“Love Battlefield” is one of those movies, along with Johnnie To’s crime thrillers, that you wish Hong Kong would do more of instead of indulging in 500 moronic slapstick comedies a year starring the same stable of pop “stars”. A blending of genres, “Battlefield” stars Eason Chan (“Heat Team”) as Yui, an ER nurse who finds life and love hard going after a bad breakup with live-in girlfriend Ching (Niki Chow). It’s bad enough that Yui’s love life is falling apart, but he soon stumbles into the nest of vicious drug smugglers from the Mainland who has come to Hong Kong to complete a transaction or die trying.
Abducted and kept alive only to treat a wounded member of the gang, Yui finds his life hanging on a dangerous precipice. Yui doesn’t have any reasons to question his captors’ threats, since he’s already seen them gun down a half dozen cops in cold blood, not to mention the occasional civilian who, like Yui, unluckily stumbles into their desperate world. Soon Yui has other problems besides staying alive — namely keeping Ching as far away as possible, lest she become involved.
Directed by Soi Cheang (“New Blood”), “Love Battlefield” has a number of interesting twists and turns to keep the audience riveted until the closing credits. Cheang even spins a few “now you see it, now you don’t” moments, where scenes we thought we saw are later repeated, only this time with additional dialogue and precious seconds added back in to explain why things happened the way they did. Except for a few contrived plot points, “Love Battlefield” works well enough as an action film to recommend to enthusiasts of the genre. It’s by no means action-packed, but things do get fabulously bloody by the end.
Eason Chan performs admirable as the captive, a man who realizes that his captors have no qualms about putting a bullet in his head should his usefulness expire. Niki Chow (“Horror Hotline”) is also good as the girlfriend, whose re-discovered love for Yui drives her to do things she never thought she could. Zhiwen Wang is Wah, the head of the Mainland smugglers. At once cool, efficient, and completely capable of just about anything necessary to get the job done, he makes for a sublime and mean villain. Not mean in the sense that he’s cruel, but in the sense that he’ll murder you without a thought if it becomes necessary.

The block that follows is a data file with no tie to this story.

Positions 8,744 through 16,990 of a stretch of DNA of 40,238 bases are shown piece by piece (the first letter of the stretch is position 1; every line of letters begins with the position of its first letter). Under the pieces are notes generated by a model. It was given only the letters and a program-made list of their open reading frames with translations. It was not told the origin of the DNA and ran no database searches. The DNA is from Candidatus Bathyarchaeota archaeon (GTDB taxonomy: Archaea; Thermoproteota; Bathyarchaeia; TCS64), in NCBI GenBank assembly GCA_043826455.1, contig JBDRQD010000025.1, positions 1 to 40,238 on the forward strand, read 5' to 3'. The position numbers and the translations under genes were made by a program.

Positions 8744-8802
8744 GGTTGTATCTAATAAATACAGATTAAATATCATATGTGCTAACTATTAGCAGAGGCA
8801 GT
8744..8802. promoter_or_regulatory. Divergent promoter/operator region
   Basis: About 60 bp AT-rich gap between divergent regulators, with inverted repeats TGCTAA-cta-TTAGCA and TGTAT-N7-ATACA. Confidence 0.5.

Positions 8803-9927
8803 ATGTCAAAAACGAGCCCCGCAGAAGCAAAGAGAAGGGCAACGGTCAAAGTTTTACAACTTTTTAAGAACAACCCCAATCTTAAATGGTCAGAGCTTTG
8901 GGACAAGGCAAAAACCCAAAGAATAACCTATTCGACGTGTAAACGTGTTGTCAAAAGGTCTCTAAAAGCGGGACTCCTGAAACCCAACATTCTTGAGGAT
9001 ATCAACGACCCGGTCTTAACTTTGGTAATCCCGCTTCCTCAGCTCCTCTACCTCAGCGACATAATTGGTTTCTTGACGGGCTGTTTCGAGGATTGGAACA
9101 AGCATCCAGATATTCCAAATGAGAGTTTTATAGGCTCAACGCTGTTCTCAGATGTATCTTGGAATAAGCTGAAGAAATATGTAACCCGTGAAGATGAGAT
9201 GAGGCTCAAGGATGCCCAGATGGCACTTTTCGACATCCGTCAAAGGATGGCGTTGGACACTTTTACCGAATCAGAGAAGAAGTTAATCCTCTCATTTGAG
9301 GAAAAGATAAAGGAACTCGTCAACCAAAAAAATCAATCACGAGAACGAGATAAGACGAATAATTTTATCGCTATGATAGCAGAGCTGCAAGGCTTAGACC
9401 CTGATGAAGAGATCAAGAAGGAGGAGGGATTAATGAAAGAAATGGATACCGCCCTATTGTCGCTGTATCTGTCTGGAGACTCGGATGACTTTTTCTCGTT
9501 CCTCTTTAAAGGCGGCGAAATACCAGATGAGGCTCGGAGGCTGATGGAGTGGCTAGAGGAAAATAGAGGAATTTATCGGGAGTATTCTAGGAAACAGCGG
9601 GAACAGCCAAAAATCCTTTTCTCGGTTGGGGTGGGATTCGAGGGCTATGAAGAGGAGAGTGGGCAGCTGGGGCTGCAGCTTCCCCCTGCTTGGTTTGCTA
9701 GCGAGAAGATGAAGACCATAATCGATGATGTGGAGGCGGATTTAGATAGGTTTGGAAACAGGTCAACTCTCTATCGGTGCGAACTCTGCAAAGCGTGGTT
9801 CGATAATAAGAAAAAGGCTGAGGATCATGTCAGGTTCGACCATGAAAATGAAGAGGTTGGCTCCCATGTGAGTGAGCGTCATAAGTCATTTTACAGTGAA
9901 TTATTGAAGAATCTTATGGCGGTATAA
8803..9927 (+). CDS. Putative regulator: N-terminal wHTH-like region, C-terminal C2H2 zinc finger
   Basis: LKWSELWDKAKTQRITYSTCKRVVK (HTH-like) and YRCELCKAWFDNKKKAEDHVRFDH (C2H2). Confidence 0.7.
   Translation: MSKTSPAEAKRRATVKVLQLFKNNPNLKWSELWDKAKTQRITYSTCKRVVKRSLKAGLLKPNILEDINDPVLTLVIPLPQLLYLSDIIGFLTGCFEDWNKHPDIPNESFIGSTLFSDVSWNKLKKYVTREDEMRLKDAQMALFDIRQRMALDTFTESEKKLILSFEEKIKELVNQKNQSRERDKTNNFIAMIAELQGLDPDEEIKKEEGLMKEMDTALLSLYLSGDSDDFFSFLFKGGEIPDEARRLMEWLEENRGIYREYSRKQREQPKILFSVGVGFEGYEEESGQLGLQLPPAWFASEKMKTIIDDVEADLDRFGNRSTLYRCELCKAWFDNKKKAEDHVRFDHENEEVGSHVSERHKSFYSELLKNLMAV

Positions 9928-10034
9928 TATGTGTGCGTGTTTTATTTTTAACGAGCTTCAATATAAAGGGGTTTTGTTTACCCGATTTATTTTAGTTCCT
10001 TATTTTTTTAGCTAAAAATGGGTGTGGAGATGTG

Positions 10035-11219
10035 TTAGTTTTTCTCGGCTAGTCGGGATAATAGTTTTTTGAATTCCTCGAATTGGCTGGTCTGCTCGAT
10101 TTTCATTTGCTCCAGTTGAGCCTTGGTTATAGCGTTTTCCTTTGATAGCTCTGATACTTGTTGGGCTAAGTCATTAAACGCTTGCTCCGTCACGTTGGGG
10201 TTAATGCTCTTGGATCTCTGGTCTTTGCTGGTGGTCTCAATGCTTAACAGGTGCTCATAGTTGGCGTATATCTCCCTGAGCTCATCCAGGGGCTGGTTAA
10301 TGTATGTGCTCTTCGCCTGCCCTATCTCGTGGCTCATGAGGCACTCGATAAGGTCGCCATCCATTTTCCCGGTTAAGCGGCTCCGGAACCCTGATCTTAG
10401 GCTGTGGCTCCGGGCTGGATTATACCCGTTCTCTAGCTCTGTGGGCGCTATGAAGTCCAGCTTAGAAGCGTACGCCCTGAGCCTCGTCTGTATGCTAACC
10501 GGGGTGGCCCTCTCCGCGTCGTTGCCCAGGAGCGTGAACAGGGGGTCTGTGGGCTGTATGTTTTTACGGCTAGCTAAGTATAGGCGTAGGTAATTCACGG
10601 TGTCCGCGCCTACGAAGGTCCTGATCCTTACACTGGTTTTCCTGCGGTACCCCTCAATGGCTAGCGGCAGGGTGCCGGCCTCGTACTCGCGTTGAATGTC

Not that the film does everything well. Of note are two instances where “Love Battlefield” tests the audience’s patience and stresses credulity to the point of bust. At one point, Yui has the perfect chance to escape, but instead wastes the precious minutes he’s been allotted to stand on a freeway filled with people and gawk at the smugglers as they try to retrieve the dead body of a comrade. Later, a cop friend of Yui and Ching suspects that Yui may be involved with the smugglers. Apparently being a cop means ignoring everything your best friends are saying and immediately jumping to the worst conclusion possible about another good friend. With friends like this idiot, who needs enemies?
Unwilling to be completely black and white, “Love Battlefield” makes an attempt to — if not completely then partially — sympathize with our band of murderous criminals. Alas, it’s a little hard to feel sorry for a bunch of psychopaths, even if one of them happens to have dragged his pregnant wife (who seems to be equally sociopathic) along with him. I suppose the fact that Wah and company just slaughtered their way through half of Hong Kong is supposed to be tempered by the presence of a pregnant wife. Boo hoo hoo. Excuse me if I don’t fall all over myself to empathize. Good people get a job at McDonalds if they have to in order to care for their family; this guy tries to sell drugs and when that fails, butchers civilians to make a buck.
Nevertheless, as one of the few films from Hong Kong that doesn’t star the Twins or some other throwaway teen singer, “Love Battlefield” deserves credit for being pretty good. Although the script by Szeto Kam Yuen and Jack Ng isn’t quite as efficient or sleek as your average Johnnie To thriller, it’s good enough. And while Soi Cheang is no slouch behind the camera, one does wish he wouldn’t be so obvious with some of the film’s more dramatic moments. Every now and then the soundtrack becomes obnoxious, and you can’t help but think that the emotional impact of some scenes would have been so much more powerful without the obvious musical accompaniment.
Although it flounders every now and then, and there are some suspect moments that makes you wonder if the filmmakers didn’t paint themselves into a corner, “Love Battlefield” is good, and unique, enough to be worth consideration. Eason Chan delivers a knockout performance, and the film is entertaining from beginning to end. Sometimes nihilistic and most certainly pessimistic, “Love Battlefield” nevertheless manages to say a thing or two about knowing what you have before some gang from Mainland China wanders into your life and threatens to take it all away. Don’t you just hate it when that happens?
Soi Cheang (director) / Szeto Kam Yuen, Jack Ng (screenplay)
CAST: Eason Chan …. Yui
Niki Chow …. Ching
Zhiwen Wang …. Wah